Fake news, propaganda, public relations, advertising — it goes by many names, but at the core of all these terms, is the idea that powerful institutions, primarily governments and corporations, strive to manipulate our understanding of world affairs. The most effective such shaping of opinion is invisible and therefore unquestioned.
Left criticism of French imperialism in Africa provides a stark example. Incredibly, the primary contemporary criticism North American leftists make of French imperialism on that continent concerns a country it never colonized. What’s more, Paris is condemned for siding with a government led by the lower caste majority.
To the extent that North American progressives criticize ‘Françafrique’ they mostly emphasize Paris’ support for the Hutu-led Rwandan government after Uganda/Rwandan Patriotic Front (RPF) invaded in 1990. Echoing the Paul Kagame dictatorship’s simplistic narrative, France is accused of backing Rwandan genocidaires. In a recent article for thevolcano.org, a leftist outlet based on unceded Coast Salish Territories, Lama Mugabo claims, “the organizations that organized this anger into genocide, and the instruments of murder that they wielded, were outfitted by French colonial power.” In Dark Threats and White Nights: The Somalia Affair, Peacekeeping, and the New Imperialism Sherene H. Razack writes that “French peacekeepers made a number of decisions that prolonged and exacerbated the conflict.” The “post-colonial” Canadian academic also decries “French support for him [Hutu President “Hanyarimana” — her (repeated) misspelling] scuttled any fledging peace efforts.”
In taking up Kigali/Washington/London’s effort to blame France for the mass killings in Rwanda (rather than the Uganda/RPF aggressors and their Anglo-American backers), Razack and others even imply that Paris colonized the country.But, Germany conquered Rwanda and Belgium was given control of the small East African nation at the end of World War I. The nearest former French colony — Central African Republic — is over 1,000 km away.
What Razack, Mugabo and other leftists ignore, or don’t know, is that Washington and London backed the 1990 Uganda/RPF invasion. Officially, a large number of Rwandan exiles “deserted” the Ugandan military to invade (including a former deputy defence minister and head of military intelligence). In reality, the invasion was an act of aggression by the much larger neighbour. Over the next three and a half years Kampala supplied the RPF with weaponry and a safe haven.
Throughout this period Washington provided the Ugandan government with financial, diplomatic and arms support(Ottawa cut millions in aid to Rwanda, prodded Habyarimana to negotiate with the RPF and criticized his human rights record while largely ignoring the Uganda/RPF aggression). Washington viewed the pro-neoliberal government in Kampala and the RPF as a way, after the Cold War, to weaken Paris’ position in a Belgium colonized region, which includes trillions of dollars in mineral riches in eastern Congo.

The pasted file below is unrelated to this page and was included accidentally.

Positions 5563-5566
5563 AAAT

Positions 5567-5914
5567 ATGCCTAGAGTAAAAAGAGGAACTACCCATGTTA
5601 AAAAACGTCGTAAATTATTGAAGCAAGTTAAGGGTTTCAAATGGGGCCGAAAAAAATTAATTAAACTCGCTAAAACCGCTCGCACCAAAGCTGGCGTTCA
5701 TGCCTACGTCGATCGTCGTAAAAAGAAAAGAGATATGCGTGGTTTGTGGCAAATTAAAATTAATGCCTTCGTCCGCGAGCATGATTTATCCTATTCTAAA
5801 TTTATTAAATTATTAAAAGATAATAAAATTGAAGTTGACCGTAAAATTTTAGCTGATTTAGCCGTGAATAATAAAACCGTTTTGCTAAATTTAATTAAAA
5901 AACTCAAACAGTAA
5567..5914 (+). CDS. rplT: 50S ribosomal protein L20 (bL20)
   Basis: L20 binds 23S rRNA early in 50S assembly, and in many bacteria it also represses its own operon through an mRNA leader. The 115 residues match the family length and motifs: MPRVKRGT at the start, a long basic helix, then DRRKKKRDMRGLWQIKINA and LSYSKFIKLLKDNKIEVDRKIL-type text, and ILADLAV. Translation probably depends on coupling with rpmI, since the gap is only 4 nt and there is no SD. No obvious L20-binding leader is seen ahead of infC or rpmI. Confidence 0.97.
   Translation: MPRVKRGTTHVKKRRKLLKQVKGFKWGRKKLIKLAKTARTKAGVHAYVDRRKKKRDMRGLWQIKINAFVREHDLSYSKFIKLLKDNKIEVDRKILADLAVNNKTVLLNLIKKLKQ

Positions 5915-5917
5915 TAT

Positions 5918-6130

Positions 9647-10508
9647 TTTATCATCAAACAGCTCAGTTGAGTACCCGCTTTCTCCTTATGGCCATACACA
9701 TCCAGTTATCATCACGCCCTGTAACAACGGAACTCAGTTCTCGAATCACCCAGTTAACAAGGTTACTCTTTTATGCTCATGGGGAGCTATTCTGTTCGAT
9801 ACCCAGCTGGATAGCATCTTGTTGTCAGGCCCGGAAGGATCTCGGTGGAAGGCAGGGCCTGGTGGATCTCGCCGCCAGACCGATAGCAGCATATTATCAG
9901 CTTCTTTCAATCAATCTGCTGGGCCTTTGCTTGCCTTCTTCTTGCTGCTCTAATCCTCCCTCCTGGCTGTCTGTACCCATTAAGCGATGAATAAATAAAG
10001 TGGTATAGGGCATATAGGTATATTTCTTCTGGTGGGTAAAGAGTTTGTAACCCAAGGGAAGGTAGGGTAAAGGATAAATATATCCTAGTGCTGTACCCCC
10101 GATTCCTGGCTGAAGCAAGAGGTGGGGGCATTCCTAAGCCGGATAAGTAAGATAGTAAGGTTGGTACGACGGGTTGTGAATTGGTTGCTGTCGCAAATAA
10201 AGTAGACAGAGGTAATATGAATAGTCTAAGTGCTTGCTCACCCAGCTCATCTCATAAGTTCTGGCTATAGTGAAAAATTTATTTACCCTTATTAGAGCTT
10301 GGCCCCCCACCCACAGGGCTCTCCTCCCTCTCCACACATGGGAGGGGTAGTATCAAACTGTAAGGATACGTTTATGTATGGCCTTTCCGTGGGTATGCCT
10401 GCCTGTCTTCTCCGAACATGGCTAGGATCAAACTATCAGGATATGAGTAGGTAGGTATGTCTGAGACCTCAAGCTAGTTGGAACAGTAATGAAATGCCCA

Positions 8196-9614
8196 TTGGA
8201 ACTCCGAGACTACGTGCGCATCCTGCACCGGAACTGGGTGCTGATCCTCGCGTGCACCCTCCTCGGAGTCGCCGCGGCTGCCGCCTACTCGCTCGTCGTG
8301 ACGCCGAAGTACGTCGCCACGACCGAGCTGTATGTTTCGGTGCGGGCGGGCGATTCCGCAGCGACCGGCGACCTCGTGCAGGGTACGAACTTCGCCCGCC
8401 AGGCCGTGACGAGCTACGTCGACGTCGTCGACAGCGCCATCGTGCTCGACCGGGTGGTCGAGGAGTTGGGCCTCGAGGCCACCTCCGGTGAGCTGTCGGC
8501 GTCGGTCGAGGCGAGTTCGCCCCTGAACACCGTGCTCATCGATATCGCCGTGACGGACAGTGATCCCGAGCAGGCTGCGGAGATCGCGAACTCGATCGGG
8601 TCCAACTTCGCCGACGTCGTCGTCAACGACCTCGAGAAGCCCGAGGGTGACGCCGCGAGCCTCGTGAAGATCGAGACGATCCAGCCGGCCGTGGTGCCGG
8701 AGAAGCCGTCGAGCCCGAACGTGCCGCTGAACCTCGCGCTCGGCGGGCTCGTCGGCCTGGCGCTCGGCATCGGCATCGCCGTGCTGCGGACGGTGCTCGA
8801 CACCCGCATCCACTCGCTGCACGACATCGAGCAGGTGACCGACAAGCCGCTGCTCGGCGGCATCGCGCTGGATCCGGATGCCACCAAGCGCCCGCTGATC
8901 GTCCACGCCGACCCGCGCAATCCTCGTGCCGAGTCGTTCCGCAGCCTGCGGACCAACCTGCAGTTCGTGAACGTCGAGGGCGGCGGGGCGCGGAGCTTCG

France hasn’t relinquished its monetary imperialism. Through its “Pacte Coloniale” independence agreement, Paris maintained control of 14 former colonies’ monetary and exchange rate policy. Imposed by Paris, the CFA francis an important barrier to transforming the former colonies’ primary commodity based economies. As part of the accord, most CFA franc countries’ foreign exchange reserves have been deposited in the French treasury (now European Central Bank), which has generated large sums for Paris.
Alongside its monetary imperialism, France has ousted or killed a number of independent-minded African leaders.After creating a national currency and refusing to compensate Paris for infrastructure built during the colonial period, the first of Togo, Sylvanus Olympio, was overthrown and killed by former FrenchForeign Legion troops. Foreign legionaries also ousted leaders in the Central African Republic, Benin, Mali, etc.Paris aidedin the1987 assassination of famed socialist Burkina Faso leader Thomas Sankara.
While undermining independence-minded leaders, Paris has backed corrupt, pro-corporate, dictatorships such as four-decade long Togolese and Gabonese rulers Gnassingbé Eyadema and Ali Bongo Ondimba (their sons took over).
Compared to Paris’ role in Rwanda,French influence/violence in its former colonies gets short shrift from North American leftists. Part of the reason is that Washington and Ottawa largely supported French policy in its former colonies (Ottawa has plowed nearly $1 billioninto Mali since the 2013 French invasion and gave Paris bullets and other arms as 400,000 French troops suppressed the Algerian independence struggle). Additionally, criticizing France’s role in Rwanda dovetails with the interests of Kigali, Washington, London and Ottawa.
The North American left’s discussion of France’s role in Africa demonstrates the influence of powerful institutions, especially the ones closest to us, in shaping our understanding of the world. We largely ignore what they want us to ignore and see what they want us to see.